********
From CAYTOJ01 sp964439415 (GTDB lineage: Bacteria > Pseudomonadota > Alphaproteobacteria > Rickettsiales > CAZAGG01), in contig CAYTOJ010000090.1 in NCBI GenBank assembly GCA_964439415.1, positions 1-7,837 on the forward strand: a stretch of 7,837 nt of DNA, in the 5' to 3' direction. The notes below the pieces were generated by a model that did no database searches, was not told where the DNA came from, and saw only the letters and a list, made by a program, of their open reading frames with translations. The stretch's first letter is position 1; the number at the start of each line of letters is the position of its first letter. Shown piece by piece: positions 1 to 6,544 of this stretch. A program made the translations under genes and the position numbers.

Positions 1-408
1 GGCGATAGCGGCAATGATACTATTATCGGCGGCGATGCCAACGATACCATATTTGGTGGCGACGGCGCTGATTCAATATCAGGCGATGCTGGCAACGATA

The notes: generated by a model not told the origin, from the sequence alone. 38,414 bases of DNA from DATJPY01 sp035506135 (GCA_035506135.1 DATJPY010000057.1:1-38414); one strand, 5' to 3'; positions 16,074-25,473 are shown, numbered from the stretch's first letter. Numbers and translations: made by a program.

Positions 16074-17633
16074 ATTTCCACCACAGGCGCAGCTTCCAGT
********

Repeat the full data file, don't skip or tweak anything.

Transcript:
From CAYTOJ01 sp964439415 (GTDB lineage: Bacteria > Pseudomonadota > Alphaproteobacteria > Rickettsiales > CAZAGG01), in contig CAYTOJ010000090.1 in NCBI GenBank assembly GCA_964439415.1, positions 1-7,837 on the forward strand: a stretch of 7,837 nt of DNA, in the 5' to 3' direction. The notes below the pieces were generated by a model that did no database searches, was not told where the DNA came from, and saw only the letters and a list, made by a program, of their open reading frames with translations. The stretch's first letter is position 1; the number at the start of each line of letters is the position of its first letter. Shown piece by piece: positions 1 to 6,544 of this stretch. A program made the translations under genes and the position numbers.

Positions 1-408
1 GGCGATAGCGGCAATGATACTATTATCGGCGGCGATGCCAACGATACCATATTTGGTGGCGACGGCGCTGATTCAATATCAGGCGATGCTGGCAACGATA

The notes: generated by a model not told the origin, from the sequence alone. 38,414 bases of DNA from DATJPY01 sp035506135 (GCA_035506135.1 DATJPY010000057.1:1-38414); one strand, 5' to 3'; positions 16,074-25,473 are shown, numbered from the stretch's first letter. Numbers and translations: made by a program.

Positions 16074-17633
16074 ATTTCCACCACAGGCGCAGCTTCCAGT